Oncologists await historic first: a pan-tumor predictive marker, for immunotherapy (Nature Biotechnology)

Nature Biotechnology, April 2017

The first cancer drug approval based on a marker, not a tumor type, appears immi­nent. The FDA has set a June 9 action date to decide whether Merck’s checkpoint inhibi­tor Keytruda (pembrolizumab) can be used with a test for microsatellite instability in previously treated cancer patients. “It will be the first pan-tumor marker in the history of oncology or FDA approval,” says Luis Diaz, head of solid tumor oncology at Memorial Sloan-Kettering Cancer Center in New York and a Keytruda trial lead investigator. Keytruda, an anti-programmed death-1 (PD- 1) antibody made by the Kenilworth, New Jersey–based pharma, is already approved for metastatic melanoma, Hodgkin lym­phoma and certain lung and head and neck cancers (Nat. Biotechnol. 33, 1217–1218, 2015). But should the US Food and Drug Administration (FDA) give the go-ahead to the drug/test combination, its blanket approval across all tumor types would mean that all advanced cancers will probably be tested for high-level microsatellite instabil­ity (MSI-H) or its underlying cause, a DNA repair pathway defect. This would be the first purely molecular indication for a cancer drug—a major advance in clinical oncology.

An estimated 1 in 25 tumors (all types combined) displays a high degree of micro­satellite instability. This hypermutation phe­notype usually results from replication errors due to a failure in the DNA mismatch repair system (MMR).

A deficient MMR generates a mutation burden typically one to two orders of mag­nitude higher than in MMR-proficient cells. Tumor cells are unable to correct errone­ous base insertions or deletions, leading to many subsequent missense mutations across the genome. Because short tandem repeats, called microsatellites, are especially vulner­able to mutations, they have proved useful as hypermutation markers.

This dramatically increased mutation bur­den in turn makes MMR-deficient tumors very sensitive to checkpoint blockade, because many of the randomly mutated genes generate mutant proteins seen as foreign by T cells. Early clinical data seemed to back this hypothesis. An investigator-sponsored phase 2 trial at Johns Hopkins University in Baltimore showed four of ten MMR-deficient advanced colorectal cancer patients had an objective response to Keytruda by standard criteria, whereas no patients with MMR-proficient tumors responded. In patients with cancers other than colorectal, who were also MMR-deficient, five of seven responded (N. Engl. J. Med. 372, 2509–2520, 2015.)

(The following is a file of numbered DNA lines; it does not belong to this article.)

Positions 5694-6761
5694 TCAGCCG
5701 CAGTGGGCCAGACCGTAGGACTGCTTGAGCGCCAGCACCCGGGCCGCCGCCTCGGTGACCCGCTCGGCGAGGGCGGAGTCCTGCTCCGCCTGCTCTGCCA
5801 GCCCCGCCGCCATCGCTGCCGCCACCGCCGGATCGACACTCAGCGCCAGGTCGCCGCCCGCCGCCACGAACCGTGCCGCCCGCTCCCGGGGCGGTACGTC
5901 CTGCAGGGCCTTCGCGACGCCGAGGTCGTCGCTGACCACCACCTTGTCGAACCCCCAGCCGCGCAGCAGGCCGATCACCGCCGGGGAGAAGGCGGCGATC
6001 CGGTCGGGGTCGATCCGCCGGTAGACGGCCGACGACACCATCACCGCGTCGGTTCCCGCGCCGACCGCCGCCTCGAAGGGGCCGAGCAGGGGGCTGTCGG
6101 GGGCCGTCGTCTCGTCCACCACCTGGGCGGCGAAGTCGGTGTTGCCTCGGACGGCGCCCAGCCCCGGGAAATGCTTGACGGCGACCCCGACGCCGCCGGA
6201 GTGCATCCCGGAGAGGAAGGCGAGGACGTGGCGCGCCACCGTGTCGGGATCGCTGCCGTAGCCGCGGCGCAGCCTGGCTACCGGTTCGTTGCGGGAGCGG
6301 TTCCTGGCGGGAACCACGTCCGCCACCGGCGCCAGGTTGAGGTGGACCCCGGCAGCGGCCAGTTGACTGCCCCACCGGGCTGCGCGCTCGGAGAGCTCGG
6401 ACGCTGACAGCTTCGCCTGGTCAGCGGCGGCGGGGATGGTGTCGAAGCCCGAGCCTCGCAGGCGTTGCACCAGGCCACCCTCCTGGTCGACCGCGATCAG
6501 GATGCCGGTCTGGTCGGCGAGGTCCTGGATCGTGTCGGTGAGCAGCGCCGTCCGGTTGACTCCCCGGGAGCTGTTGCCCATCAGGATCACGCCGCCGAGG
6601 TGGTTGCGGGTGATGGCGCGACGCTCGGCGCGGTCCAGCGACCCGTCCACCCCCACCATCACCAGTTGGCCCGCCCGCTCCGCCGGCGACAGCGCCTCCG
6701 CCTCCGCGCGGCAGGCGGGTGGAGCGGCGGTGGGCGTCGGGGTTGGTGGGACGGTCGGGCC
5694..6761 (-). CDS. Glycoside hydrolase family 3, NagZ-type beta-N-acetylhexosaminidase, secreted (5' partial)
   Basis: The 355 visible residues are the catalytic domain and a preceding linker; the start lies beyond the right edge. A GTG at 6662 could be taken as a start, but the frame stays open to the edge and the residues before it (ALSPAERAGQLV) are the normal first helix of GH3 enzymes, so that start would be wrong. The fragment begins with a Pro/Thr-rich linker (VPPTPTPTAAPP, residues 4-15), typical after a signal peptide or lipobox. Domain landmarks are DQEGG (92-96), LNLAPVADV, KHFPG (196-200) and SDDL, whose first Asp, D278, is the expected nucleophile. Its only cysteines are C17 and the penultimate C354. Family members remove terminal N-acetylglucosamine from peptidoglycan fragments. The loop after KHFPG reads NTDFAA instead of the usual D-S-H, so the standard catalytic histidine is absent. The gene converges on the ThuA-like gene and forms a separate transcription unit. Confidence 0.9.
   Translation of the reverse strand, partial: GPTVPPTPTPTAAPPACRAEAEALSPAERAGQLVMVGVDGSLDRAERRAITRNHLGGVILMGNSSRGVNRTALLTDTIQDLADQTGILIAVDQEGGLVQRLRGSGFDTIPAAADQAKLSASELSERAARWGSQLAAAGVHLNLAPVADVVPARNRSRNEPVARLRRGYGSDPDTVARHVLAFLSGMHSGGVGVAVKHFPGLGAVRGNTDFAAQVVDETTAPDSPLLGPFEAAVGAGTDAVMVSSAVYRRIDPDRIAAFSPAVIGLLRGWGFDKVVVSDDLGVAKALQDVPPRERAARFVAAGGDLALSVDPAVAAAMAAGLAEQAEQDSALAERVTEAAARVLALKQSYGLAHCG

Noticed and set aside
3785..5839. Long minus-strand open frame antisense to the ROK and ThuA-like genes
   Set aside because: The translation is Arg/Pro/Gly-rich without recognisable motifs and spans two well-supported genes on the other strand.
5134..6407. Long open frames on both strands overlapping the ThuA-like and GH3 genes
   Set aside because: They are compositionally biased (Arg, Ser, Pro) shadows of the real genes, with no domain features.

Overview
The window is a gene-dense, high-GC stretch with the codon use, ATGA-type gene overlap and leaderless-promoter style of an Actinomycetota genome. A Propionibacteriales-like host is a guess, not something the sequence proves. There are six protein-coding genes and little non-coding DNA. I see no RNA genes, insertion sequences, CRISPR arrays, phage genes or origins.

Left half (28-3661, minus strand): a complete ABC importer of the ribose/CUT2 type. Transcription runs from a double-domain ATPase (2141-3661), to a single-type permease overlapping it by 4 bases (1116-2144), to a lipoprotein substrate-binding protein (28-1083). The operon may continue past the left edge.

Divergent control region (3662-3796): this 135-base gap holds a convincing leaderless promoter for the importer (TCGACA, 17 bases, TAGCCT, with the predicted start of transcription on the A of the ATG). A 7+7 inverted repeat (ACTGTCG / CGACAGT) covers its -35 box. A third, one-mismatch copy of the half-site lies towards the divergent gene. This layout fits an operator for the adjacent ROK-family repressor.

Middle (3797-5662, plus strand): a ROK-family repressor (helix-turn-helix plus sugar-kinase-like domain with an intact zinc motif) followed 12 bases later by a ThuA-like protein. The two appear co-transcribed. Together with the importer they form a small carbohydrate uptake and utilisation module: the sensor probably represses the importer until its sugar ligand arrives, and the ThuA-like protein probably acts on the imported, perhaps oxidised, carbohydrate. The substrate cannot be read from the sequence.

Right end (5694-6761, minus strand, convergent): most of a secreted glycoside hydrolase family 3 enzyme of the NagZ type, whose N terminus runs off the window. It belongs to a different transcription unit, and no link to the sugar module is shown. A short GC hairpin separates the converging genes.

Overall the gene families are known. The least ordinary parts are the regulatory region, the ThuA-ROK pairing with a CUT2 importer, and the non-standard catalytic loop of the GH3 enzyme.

Expanded results presented at the 2016 annual meeting of the American Society of Clinical Oncology (ASCO) (updated from J. Clin. Oncol. 34, 142S, abstract 3003, 2016) were even more dramatic: of 30 patients with MMR-deficient, non-colorectal can­cers, 9 (30%) had a complete response; 7, a partial response; and 5, stable disease. These tumor types (i.e., pancreatic and prostate) have not previously shown good responses to checkpoint inhibitors. “Really impressive results,” comments Sanford Markowitz, a medical oncologist at Case Western Reserve University in Cleveland, who is not involved in the trials. Trial patients “have already been heavily pretreated with conventional thera­pies,” he notes. “Any response rate would be highly unexpected, and to see complete responses and durable responses is sim­ply remarkable.” At ASCO, Johns Hopkins oncologist Dung Le reported a 57% one-year progression-free survival and 81% overall survival for the 30 non-colorectal patients “This isn’t a therapy that extends life by a few weeks or months,” says Diaz. “This has the potential to transform a patient’s disease from a lethal one to one that is in remission.”

Johns Hopkins investigators, not Merck, first hypothesized that MMR-deficient tumors would be sensitive to immunother­apy. The enabling discovery came in 1993, when a Hopkins group showed that micro­satellite instability in Lynch syndrome, an inherited cancer predisposition syndrome, was caused by mutated genes in the MMR pathway (Cell 75, 2515–1225, 1993). None of the researchers thought this would lead to a therapy, recalls Hopkins molecular geneticist Bert Vogelstein. “A defect in repair would, if anything, make these tumors more difficult to treat,” he says, because they would more easily develop resistance mutations. But in 2008 Vogelstein and immunologist Jim Allison, then at Memorial Sloan-Kettering, found that many mutant peptides from human tumors are presented by the major histocompatibility complex molecules of immune cells (Cancer Res. 68, 889–892, 2008). They speculated that checkpoint blockade could be an effective therapy, because of the multiple antigen targets avail­able to T cells, nearby T cells could be acti­vated against them.